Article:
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Hawaii Club prepares for its annual Luau

| Friday, March 23, 2018

The Hawaii Club will host its biggest event of the year, its annual Luau, this Saturday evening in the Dahnke Ballroom of the Duncan Student Center.

The club will present a showcase of hula and Tahitian dances, along with popular authentic Hawaiian food, a photo booth and lei and tea leaf bracelet making stations.

Sophomore Stephanie Araki, co-president of the Hawaii Club, said the club works with Hawaiian alumni in order to organize the event, and many alumni and relatives fly to Notre Dame to help with and attend the luau. 

“The alumni who fly in bring with them all of the foliage and flowers that we use in our stage decorations and centerpieces, so what everyone sees here is imported directly from Hawaii, which furthers the connection between our event and Hawaii,” Araki said.

An important aspect of the luau is the entertainment portion, which features a number of dances choreographed by sophomore Tia Williams, vice president of the Hawaii Club, and sophomore Veronica Perez.

“We have a women’s slow dance, a women’s fast dance, a men’s dance, a couples dance and a kahiko dance which is choreographed to a chant instead of a melody. For our finale, we like to do a well-known song, so it is usually a ‘Lilo and Stitch’ song,” Williams said.

Williams said learning hula is a great way to learn more about Hawaiian culture and the language, specifically because every move is related to the lyrics which the performers are taught when they learn the dance.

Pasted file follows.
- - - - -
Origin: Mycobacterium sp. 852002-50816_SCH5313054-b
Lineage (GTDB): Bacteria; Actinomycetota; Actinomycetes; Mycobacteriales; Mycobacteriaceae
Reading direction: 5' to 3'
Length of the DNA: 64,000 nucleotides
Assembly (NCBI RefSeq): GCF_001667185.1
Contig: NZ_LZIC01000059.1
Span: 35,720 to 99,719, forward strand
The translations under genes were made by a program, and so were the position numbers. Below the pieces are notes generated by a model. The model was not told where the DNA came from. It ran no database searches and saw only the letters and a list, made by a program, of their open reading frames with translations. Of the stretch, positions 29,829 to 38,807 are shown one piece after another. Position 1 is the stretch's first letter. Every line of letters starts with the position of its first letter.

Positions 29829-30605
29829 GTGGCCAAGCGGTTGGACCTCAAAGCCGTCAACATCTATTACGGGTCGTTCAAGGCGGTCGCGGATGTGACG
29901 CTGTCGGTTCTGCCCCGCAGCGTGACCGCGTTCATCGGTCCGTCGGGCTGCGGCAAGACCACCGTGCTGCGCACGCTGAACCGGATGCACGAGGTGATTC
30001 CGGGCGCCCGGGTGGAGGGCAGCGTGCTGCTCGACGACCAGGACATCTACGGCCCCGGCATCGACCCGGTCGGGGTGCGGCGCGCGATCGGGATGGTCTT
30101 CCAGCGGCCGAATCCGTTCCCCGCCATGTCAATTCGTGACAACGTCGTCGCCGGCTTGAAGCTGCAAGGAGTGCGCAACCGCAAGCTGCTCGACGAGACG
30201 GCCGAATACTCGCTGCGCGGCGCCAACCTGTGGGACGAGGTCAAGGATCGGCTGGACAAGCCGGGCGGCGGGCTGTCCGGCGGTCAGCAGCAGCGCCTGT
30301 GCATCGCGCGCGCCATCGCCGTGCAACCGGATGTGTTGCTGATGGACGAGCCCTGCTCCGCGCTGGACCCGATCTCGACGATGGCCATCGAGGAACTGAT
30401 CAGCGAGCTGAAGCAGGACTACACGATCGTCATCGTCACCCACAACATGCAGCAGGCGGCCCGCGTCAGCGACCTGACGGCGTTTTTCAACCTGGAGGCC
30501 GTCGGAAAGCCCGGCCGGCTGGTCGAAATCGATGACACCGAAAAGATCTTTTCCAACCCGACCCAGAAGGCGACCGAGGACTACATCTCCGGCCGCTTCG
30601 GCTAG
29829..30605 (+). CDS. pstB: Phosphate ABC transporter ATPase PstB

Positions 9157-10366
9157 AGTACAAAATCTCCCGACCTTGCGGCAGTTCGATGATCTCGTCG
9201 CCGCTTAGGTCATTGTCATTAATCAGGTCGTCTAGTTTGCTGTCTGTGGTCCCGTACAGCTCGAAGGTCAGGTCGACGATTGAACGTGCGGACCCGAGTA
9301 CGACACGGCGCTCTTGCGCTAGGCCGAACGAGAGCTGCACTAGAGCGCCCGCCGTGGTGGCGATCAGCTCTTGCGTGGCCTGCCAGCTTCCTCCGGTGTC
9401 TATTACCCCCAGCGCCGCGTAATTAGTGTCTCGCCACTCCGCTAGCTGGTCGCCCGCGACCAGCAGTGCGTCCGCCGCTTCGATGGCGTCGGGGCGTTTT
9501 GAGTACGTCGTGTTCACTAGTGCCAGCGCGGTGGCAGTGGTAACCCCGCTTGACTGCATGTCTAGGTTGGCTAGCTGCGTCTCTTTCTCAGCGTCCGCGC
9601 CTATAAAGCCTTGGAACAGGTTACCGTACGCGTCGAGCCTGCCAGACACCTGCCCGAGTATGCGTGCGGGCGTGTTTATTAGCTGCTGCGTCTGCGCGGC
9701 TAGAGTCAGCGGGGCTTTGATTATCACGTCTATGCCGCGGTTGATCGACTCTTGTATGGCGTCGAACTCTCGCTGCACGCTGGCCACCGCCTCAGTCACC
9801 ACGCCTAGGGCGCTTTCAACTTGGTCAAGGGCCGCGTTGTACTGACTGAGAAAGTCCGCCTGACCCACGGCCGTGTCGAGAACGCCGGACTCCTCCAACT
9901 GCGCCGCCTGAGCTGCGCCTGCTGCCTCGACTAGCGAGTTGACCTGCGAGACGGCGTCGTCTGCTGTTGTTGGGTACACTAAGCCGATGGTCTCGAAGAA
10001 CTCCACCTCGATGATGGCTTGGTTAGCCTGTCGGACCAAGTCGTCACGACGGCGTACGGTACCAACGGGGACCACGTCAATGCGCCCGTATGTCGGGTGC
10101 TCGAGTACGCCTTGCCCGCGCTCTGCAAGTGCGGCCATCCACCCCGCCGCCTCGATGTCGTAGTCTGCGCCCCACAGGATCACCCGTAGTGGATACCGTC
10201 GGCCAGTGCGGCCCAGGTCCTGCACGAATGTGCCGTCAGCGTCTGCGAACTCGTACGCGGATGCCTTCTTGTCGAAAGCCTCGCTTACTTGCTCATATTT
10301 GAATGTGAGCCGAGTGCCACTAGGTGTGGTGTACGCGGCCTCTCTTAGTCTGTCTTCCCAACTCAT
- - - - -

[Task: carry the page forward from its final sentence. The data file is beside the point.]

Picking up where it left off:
In between the dances, the emcee will explain some characteristics of Hawaiian culture and play some traditionally Hawaiian games to foster an understanding for Hawaiian society, Perez said.

Hawaii’s separation from the rest of the United States produces a unique environment from other states, sophomore Kiana Caranto said.

While functioning as a celebration of Hawaiian culture, Caranto said the luau is also meant to foster positive, familial sentiments indicative of Hawaiian attitudes.

“Everyone in Hawaii takes family very seriously. I’m sure you have heard of ohana, which is the Hawaiian term for family,” Caranto said. “We also talk a lot about the concept of aloha and the aloha spirit, which encourages Hawaiians to be very welcoming and to act very much like a large family.”

Araki said the organizers hope the luau will give students insights on general cultural differences and similarities, while also providing for an opportunity to appreciate Hawaiian culture.

“Luaus in Hawaii are to welcome special guests into the community and that’s what we’re trying to do here,” Araki said. “We’re trying to show everybody that we are family and we want everyone to be a part of our family as well.”

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